School is in full swing and you are probably recovering from all the schedule changes, transcipt checking, and beginning of the year parent phone calls. Although you may often feel like a glorified paper pusher, as a school counselor, you make “it” happen in your school. Yes, I mean it…you are vital to the success of you school.
Although we are valuable, it is really unbelievable how many school counselors, who I speak to at conferences, feel they are unimportant in their school. I pondered these statements by my colleagues and how these thoughts became part of their reality. In my own opinion, remember this is my thought, I feel the lack of significance generally stems from the attitude of the principal. Case in point, when I have felt the most vital in my school is when I was valued and supported by my principal. For instance, I was asked for my opinion, I was invited to leadership meetings, I was called into his or her office for a consult…well, you get my meaning. So, if your relationship with your administrator is good, count your blessings! Unfortunately, many of the school counselors out there do not have this luxury.
|Unfortunately, many school counselors feel undervalued by their principals…|
Truly, I have worked with some great principals and some really ineffective principals (I am speaking subjectively as this is my own opinion about their leadership in terms of supporting the role of the school counselor). Since I have lived on both sides of the proverbial fence, I want to share some resources that may give you some direction on how you can work effectively with your principal.
|When school counselors feel valued!|
Working Effectively With Your School Principal
As we know, the school principal is the leader of your building and will determine your role in your school. According to ASCA, NASSP, and College Board, these organizations believe that improving the principal-counselor relationship can “lead to more effective practices for both principals and counselors, which in turn can lead to better educational outcomes for all students.” These organizations have created a booklet which examines the relationships between principals and school counselors and how they can work together effectively.
Need some direction on how to enhance your relationship? Check out this resource from College Board on how to enhance your relationship.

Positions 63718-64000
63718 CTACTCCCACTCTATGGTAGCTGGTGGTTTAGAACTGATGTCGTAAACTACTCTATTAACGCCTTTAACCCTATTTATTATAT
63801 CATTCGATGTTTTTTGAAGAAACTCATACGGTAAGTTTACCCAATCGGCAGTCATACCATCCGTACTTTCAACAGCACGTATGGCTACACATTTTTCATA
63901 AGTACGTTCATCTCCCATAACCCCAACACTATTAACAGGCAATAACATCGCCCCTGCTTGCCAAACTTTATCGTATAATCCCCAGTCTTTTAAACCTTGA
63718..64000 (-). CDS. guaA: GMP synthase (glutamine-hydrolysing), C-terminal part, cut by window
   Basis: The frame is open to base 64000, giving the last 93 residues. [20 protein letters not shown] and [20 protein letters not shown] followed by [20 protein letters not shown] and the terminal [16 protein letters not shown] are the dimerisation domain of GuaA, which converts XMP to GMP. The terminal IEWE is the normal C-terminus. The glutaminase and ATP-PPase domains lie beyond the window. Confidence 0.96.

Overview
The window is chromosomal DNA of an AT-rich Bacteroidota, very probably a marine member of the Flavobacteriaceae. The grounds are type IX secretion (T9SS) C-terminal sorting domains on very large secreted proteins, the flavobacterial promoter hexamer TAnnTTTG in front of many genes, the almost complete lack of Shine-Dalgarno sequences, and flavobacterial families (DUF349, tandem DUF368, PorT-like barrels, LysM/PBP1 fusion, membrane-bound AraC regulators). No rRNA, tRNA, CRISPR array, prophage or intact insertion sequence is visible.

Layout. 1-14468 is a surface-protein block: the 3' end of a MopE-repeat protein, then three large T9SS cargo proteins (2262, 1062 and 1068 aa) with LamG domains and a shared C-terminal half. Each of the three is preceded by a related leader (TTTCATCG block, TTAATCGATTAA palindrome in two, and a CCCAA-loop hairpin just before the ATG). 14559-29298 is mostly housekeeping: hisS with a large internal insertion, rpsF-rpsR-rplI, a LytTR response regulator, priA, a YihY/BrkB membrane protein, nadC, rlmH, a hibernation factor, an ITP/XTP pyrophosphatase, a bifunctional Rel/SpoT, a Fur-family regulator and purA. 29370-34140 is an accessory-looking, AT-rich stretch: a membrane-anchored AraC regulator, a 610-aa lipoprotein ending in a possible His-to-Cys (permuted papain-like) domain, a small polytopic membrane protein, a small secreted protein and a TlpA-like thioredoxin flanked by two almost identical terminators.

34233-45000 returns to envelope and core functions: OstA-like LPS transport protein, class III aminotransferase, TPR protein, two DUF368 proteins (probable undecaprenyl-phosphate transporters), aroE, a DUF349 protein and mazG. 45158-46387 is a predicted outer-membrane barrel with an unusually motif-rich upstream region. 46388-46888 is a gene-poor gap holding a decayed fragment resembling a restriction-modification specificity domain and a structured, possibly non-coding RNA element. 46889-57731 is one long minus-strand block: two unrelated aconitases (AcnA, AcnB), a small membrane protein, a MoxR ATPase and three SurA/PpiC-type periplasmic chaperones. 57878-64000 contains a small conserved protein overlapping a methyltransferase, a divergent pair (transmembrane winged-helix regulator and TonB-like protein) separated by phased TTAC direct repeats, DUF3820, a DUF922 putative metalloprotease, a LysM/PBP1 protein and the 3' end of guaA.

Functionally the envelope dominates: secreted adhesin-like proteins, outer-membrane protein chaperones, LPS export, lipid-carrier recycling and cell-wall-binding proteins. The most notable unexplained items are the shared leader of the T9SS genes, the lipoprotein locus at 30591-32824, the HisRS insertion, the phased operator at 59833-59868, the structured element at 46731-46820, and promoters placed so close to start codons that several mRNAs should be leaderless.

This toolkit includes:
ASCA believes a good principal-school counselor relationship will enhance your job satisfaction and increase your ability to work effectively. On average, a school principal stays in a school about four years, while a school counselor stays in a school almost their whole career. Each time a new principal takes the reigns of your school it is important that you build lines of communication, educate them about your role, and build a relationship of trust. Here are several suggestions outlined by ASCA.
1. Make an effort to get to know your principal as a person.
2. Give support to your principal on decisions he or she makes. The support you give will come back your way!
3. Build trust by keeping your word, being student-centered, and keeping your principal informed.
How You Can Educate Your Principal
According to Patti Hoelzle, here are some tips for educating your principal about your contributions to your school (job security comes from your principal!).
Most importantly make your principal look good by offering up data that they can bring to
Information For Principals
If you are an administrator reading this blog (which would be awesome!), there are several ways you can support your counselor(s). According to Edutopia, there are seven ways you can support them:
1. Meet with your school counselor at the beginning of the year to identify your expectations.
2. Review the appropriate and inappropriate roles of a school counselor and reconsider those inappropriate roles.
3. Make sure your school counselor has time to provide direct services to students.
4. Reevaluate your opinion of school counseling as it has changed from when you were in school.
5. Know that school counselors are great evaluators and can provide assistance on areas in your school that need attention.
6. Consider and value the professional opinions of your school counselor(s).
7. Realize that you may be under utlizing your school counselor(s).
So, I have given you some tips you can follow and information you can share with your principal. Since it is early in the year, make some steps to do this as soon as you can. My goal is to have my meeting and goal discussion with my principal by September 30th.